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Form follows function, 200 + 200 decorative and applied arts, 1621–2021



Form follows function, 200 + 200 decorative and applied arts, 1621–2021

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16 May-10 December 2022

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The initial creation and the later reconstruction, the modes of style and finally the use made of heirlooms are all fundamental elements to be appreciated when expounding the story of the traditional arts of Greece. Only thus may one understand how they have come to be symbols of freedom, as well as markers of hierarchy and social prestige. The Greek War of Independence against the Ottoman Empire (1821-1829) was a cataclysmic event which gave birth to a new nation-state: Greece. It was an all-out war fought both on land and at sea, a valiant struggle in the name of freedom, justice, and, as a corollary, modernity. As such, it harnessed the resources of a deep-rooted tradition of liberal thinking and cultural expression with plentiful and significant cultural interactions. The ruins of the war are some of the only remarkable artifacts that have remained, and they exemplify the many centuries of historical turbulence in Europe. These relics are resistant to time and are thus considered today significant works of art that provide us with valuable information concerning daily activities, traditional events, and proof of historical instances. Following the Renaissance, the Baroque, and the Rococo movements, arts were influenced by their style, and travelled to and from Greece to apply to the local needs and tastes. Thus, the exhibition reveals the story of the material culture spanning from 200 years prior to the Greek liberation until its modern-day aftermath. This exhibition endorses the making of artifacts, their use, and their aesthetics and inspires further investigation of contemporary traditional crafts and applied arts. The categories of the exhibition have been chosen after consideration to display functional artifacts from both public and private collections that have not been seen or researched before. Artifacts that the museum has been following from different periods in the history of art through presentations in temporary exhibitions or curatorial studies. Our aim has been to alternate with modern museological displays that will not only respect material culture but prove to become aspirations for new creativity and production. The exhibition and its catalogue were possible after the collective effort of Greek historians, collectors, curators, and staff who diligently endeavoured for the past four years to overcome delays and difficulties due to pandemic.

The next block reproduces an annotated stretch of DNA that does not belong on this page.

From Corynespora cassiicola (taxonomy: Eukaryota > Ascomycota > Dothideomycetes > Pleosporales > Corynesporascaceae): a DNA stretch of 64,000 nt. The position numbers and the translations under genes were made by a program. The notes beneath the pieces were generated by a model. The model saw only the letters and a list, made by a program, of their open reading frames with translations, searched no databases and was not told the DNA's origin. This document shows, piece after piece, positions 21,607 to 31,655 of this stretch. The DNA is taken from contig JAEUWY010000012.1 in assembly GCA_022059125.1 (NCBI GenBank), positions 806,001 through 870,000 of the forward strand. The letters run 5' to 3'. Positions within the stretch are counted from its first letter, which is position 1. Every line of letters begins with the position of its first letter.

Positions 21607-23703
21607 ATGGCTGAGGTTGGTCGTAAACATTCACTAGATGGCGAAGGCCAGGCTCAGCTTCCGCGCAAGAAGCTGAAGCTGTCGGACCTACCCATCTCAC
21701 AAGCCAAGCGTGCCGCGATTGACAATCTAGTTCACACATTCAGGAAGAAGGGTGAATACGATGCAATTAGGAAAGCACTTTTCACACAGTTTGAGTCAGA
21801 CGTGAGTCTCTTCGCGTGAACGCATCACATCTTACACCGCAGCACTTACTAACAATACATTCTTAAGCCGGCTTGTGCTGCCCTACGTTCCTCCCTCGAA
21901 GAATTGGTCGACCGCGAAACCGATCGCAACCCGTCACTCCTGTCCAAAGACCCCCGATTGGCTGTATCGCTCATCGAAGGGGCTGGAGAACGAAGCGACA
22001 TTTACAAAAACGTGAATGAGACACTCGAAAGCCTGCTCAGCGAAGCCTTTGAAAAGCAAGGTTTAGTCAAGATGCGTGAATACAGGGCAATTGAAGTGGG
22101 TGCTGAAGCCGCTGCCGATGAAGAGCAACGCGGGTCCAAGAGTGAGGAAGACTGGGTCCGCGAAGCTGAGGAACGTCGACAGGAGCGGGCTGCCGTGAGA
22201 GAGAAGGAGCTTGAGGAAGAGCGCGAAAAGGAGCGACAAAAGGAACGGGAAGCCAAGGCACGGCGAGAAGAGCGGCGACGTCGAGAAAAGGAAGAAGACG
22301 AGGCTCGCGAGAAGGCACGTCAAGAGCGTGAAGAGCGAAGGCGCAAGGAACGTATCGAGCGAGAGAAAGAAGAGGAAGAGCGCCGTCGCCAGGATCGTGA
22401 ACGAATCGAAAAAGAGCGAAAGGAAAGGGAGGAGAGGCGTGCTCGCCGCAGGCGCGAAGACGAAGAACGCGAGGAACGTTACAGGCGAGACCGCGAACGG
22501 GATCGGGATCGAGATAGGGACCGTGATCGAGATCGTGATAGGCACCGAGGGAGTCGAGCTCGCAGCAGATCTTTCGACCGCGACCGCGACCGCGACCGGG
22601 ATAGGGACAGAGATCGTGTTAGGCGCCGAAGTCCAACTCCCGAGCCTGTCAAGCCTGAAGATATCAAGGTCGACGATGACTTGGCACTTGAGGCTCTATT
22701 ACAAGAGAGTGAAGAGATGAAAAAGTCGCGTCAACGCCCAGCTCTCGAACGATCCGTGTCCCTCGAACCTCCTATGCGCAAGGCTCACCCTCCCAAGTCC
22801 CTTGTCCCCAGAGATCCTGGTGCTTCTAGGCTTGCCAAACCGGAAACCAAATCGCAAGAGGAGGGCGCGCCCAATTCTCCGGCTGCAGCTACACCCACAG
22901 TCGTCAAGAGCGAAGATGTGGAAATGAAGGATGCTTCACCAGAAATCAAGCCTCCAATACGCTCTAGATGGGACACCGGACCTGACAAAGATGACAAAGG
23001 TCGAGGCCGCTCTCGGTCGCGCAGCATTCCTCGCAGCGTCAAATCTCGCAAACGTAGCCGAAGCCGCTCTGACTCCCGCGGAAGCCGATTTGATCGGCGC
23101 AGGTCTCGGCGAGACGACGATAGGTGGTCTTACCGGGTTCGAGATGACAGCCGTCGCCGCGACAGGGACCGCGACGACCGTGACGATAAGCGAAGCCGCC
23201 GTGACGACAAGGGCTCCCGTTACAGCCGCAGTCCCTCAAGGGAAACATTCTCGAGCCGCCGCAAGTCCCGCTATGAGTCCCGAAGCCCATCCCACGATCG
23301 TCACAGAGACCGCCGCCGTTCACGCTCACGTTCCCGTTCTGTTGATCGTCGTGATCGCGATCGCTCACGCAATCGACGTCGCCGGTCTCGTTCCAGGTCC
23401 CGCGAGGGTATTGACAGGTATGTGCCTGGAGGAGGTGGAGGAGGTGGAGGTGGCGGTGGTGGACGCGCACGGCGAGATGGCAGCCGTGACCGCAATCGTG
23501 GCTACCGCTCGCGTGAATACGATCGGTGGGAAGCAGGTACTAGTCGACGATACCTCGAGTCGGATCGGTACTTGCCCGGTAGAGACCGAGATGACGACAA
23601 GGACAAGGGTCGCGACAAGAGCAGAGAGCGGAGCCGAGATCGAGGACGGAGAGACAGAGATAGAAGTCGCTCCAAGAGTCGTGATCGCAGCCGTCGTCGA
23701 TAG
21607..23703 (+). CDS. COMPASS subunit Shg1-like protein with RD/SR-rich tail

(Edited description from organiser’s website)

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